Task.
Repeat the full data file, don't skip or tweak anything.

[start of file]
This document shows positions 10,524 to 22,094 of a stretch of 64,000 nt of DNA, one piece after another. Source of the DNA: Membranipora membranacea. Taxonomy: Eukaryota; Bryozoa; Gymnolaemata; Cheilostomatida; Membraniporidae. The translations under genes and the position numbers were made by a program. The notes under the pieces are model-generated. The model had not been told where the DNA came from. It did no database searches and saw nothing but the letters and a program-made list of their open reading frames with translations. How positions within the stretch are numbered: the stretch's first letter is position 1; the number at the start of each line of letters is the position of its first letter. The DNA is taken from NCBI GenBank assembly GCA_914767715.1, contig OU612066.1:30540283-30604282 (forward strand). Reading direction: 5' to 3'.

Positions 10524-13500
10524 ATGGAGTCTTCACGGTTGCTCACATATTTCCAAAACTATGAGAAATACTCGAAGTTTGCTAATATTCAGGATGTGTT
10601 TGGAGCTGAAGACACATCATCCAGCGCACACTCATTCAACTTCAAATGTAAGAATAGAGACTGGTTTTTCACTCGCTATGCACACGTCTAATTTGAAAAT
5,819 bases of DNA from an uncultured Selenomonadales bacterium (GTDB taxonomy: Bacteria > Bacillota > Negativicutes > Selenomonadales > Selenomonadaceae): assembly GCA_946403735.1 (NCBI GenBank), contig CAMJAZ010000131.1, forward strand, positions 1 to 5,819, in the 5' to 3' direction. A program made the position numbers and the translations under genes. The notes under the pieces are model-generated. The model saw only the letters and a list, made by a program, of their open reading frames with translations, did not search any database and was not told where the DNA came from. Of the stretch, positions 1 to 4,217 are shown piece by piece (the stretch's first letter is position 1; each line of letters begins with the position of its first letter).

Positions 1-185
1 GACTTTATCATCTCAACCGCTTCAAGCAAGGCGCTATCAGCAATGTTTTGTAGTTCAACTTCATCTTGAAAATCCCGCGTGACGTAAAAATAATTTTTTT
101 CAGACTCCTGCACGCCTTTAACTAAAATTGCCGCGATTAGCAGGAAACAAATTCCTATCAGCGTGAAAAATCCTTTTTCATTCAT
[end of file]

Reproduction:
This document shows positions 10,524 to 22,094 of a stretch of 64,000 nt of DNA, one piece after another. Source of the DNA: Membranipora membranacea. Taxonomy: Eukaryota; Bryozoa; Gymnolaemata; Cheilostomatida; Membraniporidae. The translations under genes and the position numbers were made by a program. The notes under the pieces are model-generated. The model had not been told where the DNA came from. It did no database searches and saw nothing but the letters and a program-made list of their open reading frames with translations. How positions within the stretch are numbered: the stretch's first letter is position 1; the number at the start of each line of letters is the position of its first letter. The DNA is taken from NCBI GenBank assembly GCA_914767715.1, contig OU612066.1:30540283-30604282 (forward strand). Reading direction: 5' to 3'.

Positions 10524-13500
10524 ATGGAGTCTTCACGGTTGCTCACATATTTCCAAAACTATGAGAAATACTCGAAGTTTGCTAATATTCAGGATGTGTT
10601 TGGAGCTGAAGACACATCATCCAGCGCACACTCATTCAACTTCAAATGTAAGAATAGAGACTGGTTTTTCACTCGCTATGCACACGTCTAATTTGAAAAT
5,819 bases of DNA from an uncultured Selenomonadales bacterium (GTDB taxonomy: Bacteria > Bacillota > Negativicutes > Selenomonadales > Selenomonadaceae): assembly GCA_946403735.1 (NCBI GenBank), contig CAMJAZ010000131.1, forward strand, positions 1 to 5,819, in the 5' to 3' direction. A program made the position numbers and the translations under genes. The notes under the pieces are model-generated. The model saw only the letters and a list, made by a program, of their open reading frames with translations, did not search any database and was not told where the DNA came from. Of the stretch, positions 1 to 4,217 are shown piece by piece (the stretch's first letter is position 1; each line of letters begins with the position of its first letter).

Positions 1-185
1 GACTTTATCATCTCAACCGCTTCAAGCAAGGCGCTATCAGCAATGTTTTGTAGTTCAACTTCATCTTGAAAATCCCGCGTGACGTAAAAATAATTTTTTT
101 CAGACTCCTGCACGCCTTTAACTAAAATTGCCGCGATTAGCAGGAAACAAATTCCTATCAGCGTGAAAAATCCTTTTTCATTCAT